The 19th century Japanese intellectual Fukuzawa Yukichi once stated that the winds of Westernization were blowing across Asia and that those countries had to embrace the movement in order to "taste the fruit of civilization" or be hopelessly left behind. He wrote those words at a time when Japan began modernizing, while China and Korea resisted changed. Lo and behold. Now Japan is the most developed country in Asia. That must be pure coincidence. Modernization doesn't mean embracing every aspect of Western civilization. It does however mean accepting a certain set of foundational principles most conducive to attaining a higher level of civility. I see China at a crossroads. Either it can take the final step and truly modernize, or it can linger on in a state of authoritarian mediocrity. What's most self destructive is the inferiority complex I find amongst many Chinese, leading to a hypersensitive reaction against any kind of criticism and also to a frequent and misguided lambasting of the West as a bogeyman for much of China's current woes. The Chinese boldly proclaim that they've "grown a spine" and are now willingly to stand up to the West! Gee, you'd think that they'd stand up against their own government and for their own rights first. I suppose given how poor much of the nation is, most people are too busy living their lives and getting by, rather than focusing on the higher issues of politics. But 20 years from now, the Chinese will have no such excuses.

steve hsu said...

Democratic ideas, like green ideas, are spreading pretty fast in China. I would be very surprised if the country isn't much more democratic and protective of individual rights in 20 years.

Deane Yang said...

I wish I had gotten your advice last week! I went to the Expo once last week with a friend (Ben Chow from UCSD), but we went in the morning. At first it was OK, but it soon got way too hot. We hung out mostly in an air-conditioned restaurant and Starbucks.

I stayed in a hotel near East China Normal, where there were no Starbucks or any other espresso place to be found. Luckily, I now carry along a Handpresso everywhere.

And like everybody else I want to hear more about what the German-Namibian said!

Yan Shen said...

Sounds to me like the German-Namibian ventured into highly politically incorrect and sensitive territory... :)

Botti said...

***lack of drive -- why do something today when it can be done tomorrow?***

This would be consistent with Greg Clark's ideas in 'Genetically Capitalist?'.

"In this paper I argue that there is evidence that the long Malthusian
era in stable agrarian societies actually changed human
preferences, perhaps culturally but also perhaps genetically. To
show this I demonstrate first that for England the rich had a
reproductive advantage at least from 1250 onwards. I also show
that this advantage was likely inherited by their children. Finally I
show that in the same interval there are signs that preferences
were changing in the pre-industrial economy. In a time when the
rich were taking over genetically people were becoming more
middle class in their orientation: time preference rates were lower,
hours of work longer, and numeracy and literacy increasing. Thus
the long delay between the Neolithic Revolution of 6,000 BC
which established settled agriculture and the eventual Industrial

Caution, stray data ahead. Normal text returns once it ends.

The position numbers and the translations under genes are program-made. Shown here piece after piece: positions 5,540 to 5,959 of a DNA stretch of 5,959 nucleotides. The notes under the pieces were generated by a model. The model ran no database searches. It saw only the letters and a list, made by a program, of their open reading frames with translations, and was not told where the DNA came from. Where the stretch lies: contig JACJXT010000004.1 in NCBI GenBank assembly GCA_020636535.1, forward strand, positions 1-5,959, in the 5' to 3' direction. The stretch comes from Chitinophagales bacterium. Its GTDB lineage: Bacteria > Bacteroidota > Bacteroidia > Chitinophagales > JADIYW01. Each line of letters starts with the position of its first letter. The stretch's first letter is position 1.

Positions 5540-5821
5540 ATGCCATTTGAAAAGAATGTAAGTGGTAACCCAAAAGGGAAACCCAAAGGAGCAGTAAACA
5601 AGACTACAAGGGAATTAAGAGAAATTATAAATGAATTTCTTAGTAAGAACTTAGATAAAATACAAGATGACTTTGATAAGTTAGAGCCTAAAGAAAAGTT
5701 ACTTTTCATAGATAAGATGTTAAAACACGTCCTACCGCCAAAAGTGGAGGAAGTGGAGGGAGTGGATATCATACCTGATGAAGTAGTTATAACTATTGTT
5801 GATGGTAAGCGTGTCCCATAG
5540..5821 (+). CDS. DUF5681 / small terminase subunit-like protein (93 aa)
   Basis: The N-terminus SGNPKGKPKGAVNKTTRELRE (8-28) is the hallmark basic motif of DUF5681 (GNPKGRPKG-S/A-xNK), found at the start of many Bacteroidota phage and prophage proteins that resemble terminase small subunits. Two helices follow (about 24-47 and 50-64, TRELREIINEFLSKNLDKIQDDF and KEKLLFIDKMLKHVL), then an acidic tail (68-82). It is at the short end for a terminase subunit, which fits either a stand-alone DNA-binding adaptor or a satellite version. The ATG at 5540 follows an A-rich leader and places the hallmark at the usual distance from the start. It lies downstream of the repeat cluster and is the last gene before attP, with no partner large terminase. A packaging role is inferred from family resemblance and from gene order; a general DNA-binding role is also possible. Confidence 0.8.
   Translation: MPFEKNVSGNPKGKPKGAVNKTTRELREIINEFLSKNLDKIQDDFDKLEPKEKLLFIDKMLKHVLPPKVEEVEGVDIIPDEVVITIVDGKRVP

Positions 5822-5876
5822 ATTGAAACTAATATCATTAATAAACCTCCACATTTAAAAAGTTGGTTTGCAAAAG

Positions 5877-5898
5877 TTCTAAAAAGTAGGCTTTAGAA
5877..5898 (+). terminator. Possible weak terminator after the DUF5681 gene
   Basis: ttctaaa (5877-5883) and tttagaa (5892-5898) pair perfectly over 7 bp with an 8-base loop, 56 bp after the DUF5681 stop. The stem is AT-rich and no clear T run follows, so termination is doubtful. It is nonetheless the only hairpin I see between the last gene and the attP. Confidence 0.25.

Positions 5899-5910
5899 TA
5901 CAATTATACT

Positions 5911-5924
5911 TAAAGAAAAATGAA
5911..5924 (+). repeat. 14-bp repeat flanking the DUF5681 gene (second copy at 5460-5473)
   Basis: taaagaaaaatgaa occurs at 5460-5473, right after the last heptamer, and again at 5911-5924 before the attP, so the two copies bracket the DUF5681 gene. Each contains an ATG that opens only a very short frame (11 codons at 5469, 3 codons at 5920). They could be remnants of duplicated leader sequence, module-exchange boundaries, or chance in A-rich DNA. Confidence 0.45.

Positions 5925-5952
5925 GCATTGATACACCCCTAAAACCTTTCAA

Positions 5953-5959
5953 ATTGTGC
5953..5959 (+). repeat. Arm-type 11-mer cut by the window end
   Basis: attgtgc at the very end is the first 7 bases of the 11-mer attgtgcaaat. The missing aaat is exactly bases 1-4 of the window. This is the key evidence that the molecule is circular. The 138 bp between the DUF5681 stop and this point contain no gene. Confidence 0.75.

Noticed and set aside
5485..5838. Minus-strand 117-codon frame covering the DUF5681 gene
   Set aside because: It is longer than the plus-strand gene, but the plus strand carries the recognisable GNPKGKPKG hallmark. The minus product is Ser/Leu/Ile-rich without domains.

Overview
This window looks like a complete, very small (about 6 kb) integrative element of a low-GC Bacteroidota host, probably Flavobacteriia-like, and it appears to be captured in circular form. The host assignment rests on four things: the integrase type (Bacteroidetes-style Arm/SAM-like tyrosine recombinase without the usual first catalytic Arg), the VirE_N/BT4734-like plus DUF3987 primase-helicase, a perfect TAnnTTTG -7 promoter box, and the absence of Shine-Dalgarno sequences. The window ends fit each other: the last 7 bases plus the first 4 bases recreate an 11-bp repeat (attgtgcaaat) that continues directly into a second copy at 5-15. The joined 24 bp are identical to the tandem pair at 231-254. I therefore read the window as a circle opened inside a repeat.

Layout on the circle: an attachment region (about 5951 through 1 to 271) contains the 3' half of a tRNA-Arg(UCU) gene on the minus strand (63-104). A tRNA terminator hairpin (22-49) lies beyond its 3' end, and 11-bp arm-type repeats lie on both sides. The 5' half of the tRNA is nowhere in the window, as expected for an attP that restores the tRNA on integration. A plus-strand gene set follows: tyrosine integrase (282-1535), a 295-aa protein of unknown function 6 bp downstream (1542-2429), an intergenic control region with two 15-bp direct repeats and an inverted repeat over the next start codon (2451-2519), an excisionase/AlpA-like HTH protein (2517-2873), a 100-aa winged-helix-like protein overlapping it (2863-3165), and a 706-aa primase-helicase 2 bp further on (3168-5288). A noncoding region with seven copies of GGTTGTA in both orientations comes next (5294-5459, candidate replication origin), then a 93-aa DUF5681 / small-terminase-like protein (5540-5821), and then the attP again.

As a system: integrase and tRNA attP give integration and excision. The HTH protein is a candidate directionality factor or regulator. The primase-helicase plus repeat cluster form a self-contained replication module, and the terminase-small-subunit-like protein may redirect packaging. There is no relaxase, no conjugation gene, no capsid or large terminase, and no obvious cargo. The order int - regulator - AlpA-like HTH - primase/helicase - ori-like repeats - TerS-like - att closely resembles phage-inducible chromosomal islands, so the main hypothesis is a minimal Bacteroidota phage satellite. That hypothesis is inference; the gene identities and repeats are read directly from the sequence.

Revolution may in part be explained by the time necessary for the
formation of preference consistent with modern capitalism."

Cochran & Harpending also mention Clark's work in a deleted chapter of the '10,000 Year Explosion'. There they make the distinction between 'Cad and Dad' societies:

"It is important to emphasize that there is no rigid line between aloof or cad and intimate or dad societies. Almost any generalization about these societies admits exceptions. Nevertheless our description of the cad-dad dimension is useful as a cartoon, a schematic, about how human social systems vary. It is especially useful because it shows how evolutionary theory makes sense of otherwise puzzling patterns in our species...

The most familiar examples to anthropology students of cad societies are found among tropical gardening societies. Gardening can mostly be left to the women, freeing men to be boys. Among economists there is the euphemism of “female farming systems ” to describe the African versions of these groups. The important characteristic of gardening systems is that they are found where land is free and where declining fertility and increasing weediness of a field is countered by abandoning it, girdling some trees, and burning down the forest to create a new field...

These different subsistence ecologies are not only products of evolution and natural selection, they are also important contexts for it. If belligerent violent warriors, killers, have a reproductive advantage as the do among the Yanomamo of the Amazon basin (Chagnon 1988) then over a time scale of centuries males will become better and better at being belligerent and violent. If instead the social system favors white collar skills, like the niche of northern European Jews in Medieval times, intelligence and other related skill will increase. Centuries of peasant farming should select for being a good peasant farmer and related abilities. A system with a high interest rate, social stability, and the rule of law should select for the ability to defer rewards, against violence, and in favor of the ability to work hard."

botti said...

***This is of course an old theory, but it was rather amazing to hear it stated so matter of factly by an educated person with first hand knowledge of Africa. ***

Indeed, most 'educated' people learn sophisticated cultural explanations for any group differences (they may mention 'Guns Germs & Steel'). They would probably say this guy was 'ignorant'.

botti said...

OT, but apparently the SAT favours some groups.